Customers can store security logs, events, alerts, and other relevant data generated by various AWS services and security tools. By consolidating security data in a central lake, organizations can gain a holistic view of their security posture, perform advanced analytics, detect anomalies and open investigations to improve their security practices.
With Darktrace DETECT and RESPOND AI engines covering all assets across IT, OT, network, endpoint, IoT, email and cloud, organizations can augment the value of their security data lakes by feeding Darktrace’s rich and context-aware datapoints to Amazon Security Lake.
Amazon Security Lake empowers security teams to improve the protection of your digital estate:
- Quick and painless data normalization
- Fast-tracks ability to investigate, triage and respond to security events
- Broader visibility aids more effective decision-making
- Surfaces and prioritizes anomalies for further investigation
- Single interface for seamless data management
How will Darktrace customers benefit?
Across the Cyber AI Loop, all Darktrace solutions have been architected with AWS best practices in mind. With this integration, Darktrace is bringing together its understanding of ‘self’ for every organization with the centralized data visibility of the Amazon Security Lake. Darktrace’s unique approach to cyber security, powered by groundbreaking AI research, delivers a superior dataset based on a deep and interconnected understanding of the enterprise.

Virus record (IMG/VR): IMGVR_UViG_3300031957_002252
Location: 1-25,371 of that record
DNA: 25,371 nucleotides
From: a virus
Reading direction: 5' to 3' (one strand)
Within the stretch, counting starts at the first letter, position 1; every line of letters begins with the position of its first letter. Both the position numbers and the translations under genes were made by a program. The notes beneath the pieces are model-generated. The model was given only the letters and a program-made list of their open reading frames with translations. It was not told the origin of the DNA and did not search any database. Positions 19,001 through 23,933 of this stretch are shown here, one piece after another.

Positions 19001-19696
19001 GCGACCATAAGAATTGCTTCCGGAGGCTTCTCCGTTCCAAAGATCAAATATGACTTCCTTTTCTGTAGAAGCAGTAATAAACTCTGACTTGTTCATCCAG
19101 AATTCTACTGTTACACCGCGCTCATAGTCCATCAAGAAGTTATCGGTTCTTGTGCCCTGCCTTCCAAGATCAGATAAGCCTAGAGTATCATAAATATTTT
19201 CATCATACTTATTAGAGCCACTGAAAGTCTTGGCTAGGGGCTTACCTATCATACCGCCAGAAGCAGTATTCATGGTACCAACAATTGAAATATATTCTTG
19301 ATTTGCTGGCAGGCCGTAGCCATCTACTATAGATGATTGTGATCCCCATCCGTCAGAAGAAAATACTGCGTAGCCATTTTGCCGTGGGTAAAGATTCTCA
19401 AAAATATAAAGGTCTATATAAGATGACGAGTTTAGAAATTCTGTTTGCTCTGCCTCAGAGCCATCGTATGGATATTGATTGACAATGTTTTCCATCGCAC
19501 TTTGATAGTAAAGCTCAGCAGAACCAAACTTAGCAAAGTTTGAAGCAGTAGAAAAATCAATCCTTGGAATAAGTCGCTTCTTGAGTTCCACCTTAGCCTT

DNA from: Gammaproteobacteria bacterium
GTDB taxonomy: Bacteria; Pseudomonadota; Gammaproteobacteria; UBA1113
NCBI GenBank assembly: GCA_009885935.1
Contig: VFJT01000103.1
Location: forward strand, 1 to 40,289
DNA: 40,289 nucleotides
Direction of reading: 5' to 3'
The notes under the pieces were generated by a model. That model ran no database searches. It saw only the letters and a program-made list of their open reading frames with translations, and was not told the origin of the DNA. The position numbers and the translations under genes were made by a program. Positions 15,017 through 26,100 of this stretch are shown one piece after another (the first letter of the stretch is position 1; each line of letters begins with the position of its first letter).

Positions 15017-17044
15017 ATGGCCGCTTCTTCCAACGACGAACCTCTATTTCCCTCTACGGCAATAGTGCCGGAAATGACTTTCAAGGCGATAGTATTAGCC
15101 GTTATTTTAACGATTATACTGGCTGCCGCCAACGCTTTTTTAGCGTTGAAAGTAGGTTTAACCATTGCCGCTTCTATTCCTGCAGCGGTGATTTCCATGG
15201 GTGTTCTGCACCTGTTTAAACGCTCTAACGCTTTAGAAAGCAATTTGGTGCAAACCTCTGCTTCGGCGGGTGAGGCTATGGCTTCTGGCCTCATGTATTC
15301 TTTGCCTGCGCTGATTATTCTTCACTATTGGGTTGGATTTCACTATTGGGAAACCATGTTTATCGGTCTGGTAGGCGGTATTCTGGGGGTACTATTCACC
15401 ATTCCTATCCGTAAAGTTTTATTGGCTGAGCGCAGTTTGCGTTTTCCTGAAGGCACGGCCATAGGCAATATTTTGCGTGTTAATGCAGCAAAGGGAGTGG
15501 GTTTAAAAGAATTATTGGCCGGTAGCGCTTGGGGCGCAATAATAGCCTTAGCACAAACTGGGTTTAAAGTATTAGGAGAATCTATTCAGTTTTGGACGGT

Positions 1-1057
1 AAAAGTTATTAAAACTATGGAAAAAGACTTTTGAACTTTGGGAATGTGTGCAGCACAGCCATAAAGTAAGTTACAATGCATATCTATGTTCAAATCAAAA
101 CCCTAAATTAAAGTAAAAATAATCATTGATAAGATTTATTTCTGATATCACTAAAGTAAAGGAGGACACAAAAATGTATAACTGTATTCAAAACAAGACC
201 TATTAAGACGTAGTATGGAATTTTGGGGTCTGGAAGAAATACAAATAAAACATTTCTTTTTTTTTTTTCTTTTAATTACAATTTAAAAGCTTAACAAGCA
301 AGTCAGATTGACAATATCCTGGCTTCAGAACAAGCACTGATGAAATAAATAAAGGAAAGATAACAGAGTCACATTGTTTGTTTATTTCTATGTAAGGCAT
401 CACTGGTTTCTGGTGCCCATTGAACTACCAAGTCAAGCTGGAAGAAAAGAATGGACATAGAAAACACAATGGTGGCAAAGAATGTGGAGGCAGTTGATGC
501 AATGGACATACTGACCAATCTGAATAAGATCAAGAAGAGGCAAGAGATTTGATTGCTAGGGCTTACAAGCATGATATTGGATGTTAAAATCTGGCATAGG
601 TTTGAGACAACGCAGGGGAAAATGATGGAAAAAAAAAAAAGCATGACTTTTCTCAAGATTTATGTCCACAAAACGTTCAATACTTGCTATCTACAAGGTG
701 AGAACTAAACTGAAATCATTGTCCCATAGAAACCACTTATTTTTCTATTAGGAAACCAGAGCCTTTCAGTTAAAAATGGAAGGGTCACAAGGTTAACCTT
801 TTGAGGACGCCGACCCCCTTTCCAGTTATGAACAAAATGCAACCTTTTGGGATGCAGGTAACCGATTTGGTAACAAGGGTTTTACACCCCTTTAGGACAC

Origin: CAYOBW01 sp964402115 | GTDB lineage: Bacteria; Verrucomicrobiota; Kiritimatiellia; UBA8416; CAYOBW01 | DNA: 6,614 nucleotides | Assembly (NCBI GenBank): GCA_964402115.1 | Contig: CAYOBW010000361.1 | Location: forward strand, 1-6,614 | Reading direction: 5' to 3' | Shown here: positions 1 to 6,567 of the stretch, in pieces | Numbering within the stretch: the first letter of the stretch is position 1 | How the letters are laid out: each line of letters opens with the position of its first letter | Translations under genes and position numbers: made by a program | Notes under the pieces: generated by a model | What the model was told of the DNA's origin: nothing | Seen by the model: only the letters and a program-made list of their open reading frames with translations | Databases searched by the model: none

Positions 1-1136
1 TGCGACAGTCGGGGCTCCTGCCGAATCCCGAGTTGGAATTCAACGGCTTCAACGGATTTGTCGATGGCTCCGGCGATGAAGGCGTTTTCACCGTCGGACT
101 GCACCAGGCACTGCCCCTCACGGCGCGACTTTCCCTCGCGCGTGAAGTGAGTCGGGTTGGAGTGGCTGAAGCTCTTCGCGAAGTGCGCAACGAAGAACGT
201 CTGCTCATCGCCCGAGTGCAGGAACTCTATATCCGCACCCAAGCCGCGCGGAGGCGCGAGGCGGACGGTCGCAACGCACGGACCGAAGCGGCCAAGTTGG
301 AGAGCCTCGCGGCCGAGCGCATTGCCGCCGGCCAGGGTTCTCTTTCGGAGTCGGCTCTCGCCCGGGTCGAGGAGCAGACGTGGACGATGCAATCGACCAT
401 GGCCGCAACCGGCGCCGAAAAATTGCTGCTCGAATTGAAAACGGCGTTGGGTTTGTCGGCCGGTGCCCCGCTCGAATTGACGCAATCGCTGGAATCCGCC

Where other cyber security solutions are trained to identify threats based on historical attack data and techniques, Darktrace DETECT gains a bespoke understanding of every digital environment, continuously analyzing users, assets, devices and the complex relationships between them. Our AI analyzes thousands of metrics to reveal subtle deviations that may signal an evolving issue – even unknown techniques and novel malware. It distinguishes between malicious and benign behavior, identifying harmful activity that typically goes unnoticed. This rich dataset is fed into RESPOND, which takes precise action to neutralize threats against any and every asset, no matter where data resides.
Both DETECT and RESPOND are supported by Darktrace Self-Learning AI, which provides full, real-time visibility into an organization’s systems and data. This always-on threat analysis already makes humans better at cyber security, improving decisions and outcomes based on total visibility of the digital ecosystem, supporting human performance with AI coverage and empowering security teams to proactively protect critical assets.
Converting Darktrace alerts to the Amazon Security Lake Open Cybersecurity Schema Framework (OCSF) supplies the Security Operations Center (SOC) and incident response team with contextualized data, empowering them to accelerate their investigation, triage and response to potential cyber threats.
Darktrace is available for purchase on the AWS Marketplace.
Learn more about how Darktrace provides full-coverage, AI-powered cloud security for AWS, or see how our customers use Darktrace in their AWS cloud environments.